3) Mkhitaryan to return from his Old Trafford exile?
José Mourinho can’t seem to catch a break at the moment. No sooner has he broken his club’s domestic winless run (which stretched, it should be remembered, to just three games) then people start asking questions about how he did it. Or, more specifically, which players didn’t do it. Or more specifically still, why the heck Henrikh Mkhitaryan wasn’t one of those in the matchday 18 for the City game. Mourinho, arch-contrarian that he is, might just sling the Armenian straight into the starting XI against Burnley simply to show that everyone was making a fuss about nothing. But if, as seems more likely, Mkhitaryan’s exile continues (his last appearance saw him dragged off at half-time in September’s Manchester derby) and particularly if United remain stilted in attack (they may have won in midweek but were largely unimpressive against a shadow City XI) then the sense that all is not quite right between the manager and his £30m summer signing will intensify. The Manchester press this week have suggested that it could be a character issue, with Mourinho favouring the more brash personalities in his squad to the relatively reserved Mkhitaryan. JA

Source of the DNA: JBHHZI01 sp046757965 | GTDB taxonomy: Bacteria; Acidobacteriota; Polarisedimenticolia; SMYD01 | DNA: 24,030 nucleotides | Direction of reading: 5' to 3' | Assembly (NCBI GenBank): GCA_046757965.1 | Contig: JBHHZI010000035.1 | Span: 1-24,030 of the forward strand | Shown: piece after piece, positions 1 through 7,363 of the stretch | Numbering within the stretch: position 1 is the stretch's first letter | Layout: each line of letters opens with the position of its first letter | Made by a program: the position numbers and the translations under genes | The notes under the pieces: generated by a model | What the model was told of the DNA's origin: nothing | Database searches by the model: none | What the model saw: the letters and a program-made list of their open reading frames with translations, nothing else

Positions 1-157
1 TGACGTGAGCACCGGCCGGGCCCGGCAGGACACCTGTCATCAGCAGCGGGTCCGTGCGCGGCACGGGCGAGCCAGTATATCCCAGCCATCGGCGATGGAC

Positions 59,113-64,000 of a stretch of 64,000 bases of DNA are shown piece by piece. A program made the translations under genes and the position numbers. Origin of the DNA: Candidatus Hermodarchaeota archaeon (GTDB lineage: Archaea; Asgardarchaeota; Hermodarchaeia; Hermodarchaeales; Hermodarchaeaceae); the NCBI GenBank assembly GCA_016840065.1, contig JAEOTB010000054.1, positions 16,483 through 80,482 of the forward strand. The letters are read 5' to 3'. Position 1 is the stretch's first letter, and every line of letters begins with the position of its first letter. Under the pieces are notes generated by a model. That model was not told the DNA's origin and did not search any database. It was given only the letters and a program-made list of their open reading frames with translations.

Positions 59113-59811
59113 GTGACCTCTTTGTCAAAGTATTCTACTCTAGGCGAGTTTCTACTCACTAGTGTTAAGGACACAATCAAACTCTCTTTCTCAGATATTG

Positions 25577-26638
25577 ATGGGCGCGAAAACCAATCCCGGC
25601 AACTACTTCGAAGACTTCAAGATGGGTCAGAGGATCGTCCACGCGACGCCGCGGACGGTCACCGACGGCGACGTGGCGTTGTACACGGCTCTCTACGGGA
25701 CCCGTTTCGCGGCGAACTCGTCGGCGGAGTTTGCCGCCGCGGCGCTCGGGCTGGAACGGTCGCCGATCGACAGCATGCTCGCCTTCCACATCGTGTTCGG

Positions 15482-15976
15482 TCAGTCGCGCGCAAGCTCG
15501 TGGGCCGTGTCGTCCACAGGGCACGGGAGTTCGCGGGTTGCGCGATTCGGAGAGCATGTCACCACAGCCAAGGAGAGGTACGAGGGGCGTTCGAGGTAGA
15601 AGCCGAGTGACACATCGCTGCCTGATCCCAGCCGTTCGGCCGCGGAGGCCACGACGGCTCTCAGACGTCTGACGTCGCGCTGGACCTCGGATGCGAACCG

4) Okazaki central to Leicester’s improvement on the road
Leicester’s Premier League away record so far this season is: played four, lost four, goal difference -10. Admittedly their assignments have mostly been tough – they’ve been to Liverpool, Manchester United, Chelsea and, er, Hull City – but that run is atrocious by anyone’s standards, let alone the defending champions. They go to White Hart Lane, however, on the back of last weekend’s victory over Crystal Palace, hailed by Claudio Ranieri as their best performance of the season. The manager could do worse than stick with the same lineup or, at least, sticking with Shinji Okazaki, who has enough dynamism to help out in midfield, where Leicester risk being overrun by Spurs. PD